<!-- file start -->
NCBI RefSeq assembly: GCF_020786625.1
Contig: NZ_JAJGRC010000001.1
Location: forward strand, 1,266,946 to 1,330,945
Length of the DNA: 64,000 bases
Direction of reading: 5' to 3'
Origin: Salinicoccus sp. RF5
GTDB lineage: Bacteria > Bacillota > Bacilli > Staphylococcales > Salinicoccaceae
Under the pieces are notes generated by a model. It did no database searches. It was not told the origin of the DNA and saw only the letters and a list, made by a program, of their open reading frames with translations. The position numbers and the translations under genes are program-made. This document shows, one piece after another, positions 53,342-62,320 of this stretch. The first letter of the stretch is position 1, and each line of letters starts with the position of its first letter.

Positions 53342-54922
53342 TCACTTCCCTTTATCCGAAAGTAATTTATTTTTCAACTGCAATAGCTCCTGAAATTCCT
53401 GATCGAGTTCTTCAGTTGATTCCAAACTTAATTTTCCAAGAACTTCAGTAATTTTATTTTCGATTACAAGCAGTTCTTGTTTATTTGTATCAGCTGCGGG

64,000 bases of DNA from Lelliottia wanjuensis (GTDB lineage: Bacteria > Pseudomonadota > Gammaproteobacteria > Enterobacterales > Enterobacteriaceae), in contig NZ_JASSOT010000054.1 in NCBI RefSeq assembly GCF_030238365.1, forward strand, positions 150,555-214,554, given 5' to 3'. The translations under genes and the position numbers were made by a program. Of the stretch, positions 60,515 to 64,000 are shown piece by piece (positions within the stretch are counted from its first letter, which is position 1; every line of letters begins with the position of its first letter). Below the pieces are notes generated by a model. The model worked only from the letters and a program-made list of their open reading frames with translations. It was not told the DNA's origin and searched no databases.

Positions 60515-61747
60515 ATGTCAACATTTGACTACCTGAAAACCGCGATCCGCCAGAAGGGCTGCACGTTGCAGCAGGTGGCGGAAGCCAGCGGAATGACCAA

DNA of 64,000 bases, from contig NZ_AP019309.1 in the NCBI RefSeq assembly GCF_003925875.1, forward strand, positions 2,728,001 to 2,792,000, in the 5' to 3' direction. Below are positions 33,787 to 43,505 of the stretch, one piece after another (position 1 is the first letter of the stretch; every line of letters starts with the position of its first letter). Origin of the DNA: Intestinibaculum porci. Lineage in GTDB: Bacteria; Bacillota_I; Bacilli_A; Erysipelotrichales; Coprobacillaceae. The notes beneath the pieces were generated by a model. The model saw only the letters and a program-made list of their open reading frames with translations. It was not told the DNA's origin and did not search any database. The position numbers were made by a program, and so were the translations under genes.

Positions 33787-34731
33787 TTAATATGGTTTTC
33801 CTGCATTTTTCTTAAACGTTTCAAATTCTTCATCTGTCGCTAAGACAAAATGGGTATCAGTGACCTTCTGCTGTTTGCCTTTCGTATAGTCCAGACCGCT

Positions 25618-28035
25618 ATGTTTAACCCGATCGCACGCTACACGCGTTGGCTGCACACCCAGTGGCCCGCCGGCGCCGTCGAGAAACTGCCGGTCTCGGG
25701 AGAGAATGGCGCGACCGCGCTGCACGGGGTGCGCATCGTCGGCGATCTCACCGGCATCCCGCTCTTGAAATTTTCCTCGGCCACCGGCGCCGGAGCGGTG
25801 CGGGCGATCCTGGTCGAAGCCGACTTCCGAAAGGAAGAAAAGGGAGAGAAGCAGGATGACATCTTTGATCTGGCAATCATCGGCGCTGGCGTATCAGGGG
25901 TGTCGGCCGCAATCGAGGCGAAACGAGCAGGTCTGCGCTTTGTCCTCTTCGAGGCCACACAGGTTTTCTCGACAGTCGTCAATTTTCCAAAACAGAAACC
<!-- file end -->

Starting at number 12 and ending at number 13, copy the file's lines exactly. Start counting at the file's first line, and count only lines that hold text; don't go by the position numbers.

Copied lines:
64,000 bases of DNA from Lelliottia wanjuensis (GTDB lineage: Bacteria > Pseudomonadota > Gammaproteobacteria > Enterobacterales > Enterobacteriaceae), in contig NZ_JASSOT010000054.1 in NCBI RefSeq assembly GCF_030238365.1, forward strand, positions 150,555-214,554, given 5' to 3'. The translations under genes and the position numbers were made by a program. Of the stretch, positions 60,515 to 64,000 are shown piece by piece (positions within the stretch are counted from its first letter, which is position 1; every line of letters begins with the position of its first letter). Below the pieces are notes generated by a model. The model worked only from the letters and a program-made list of their open reading frames with translations. It was not told the DNA's origin and searched no databases.

Positions 60515-61747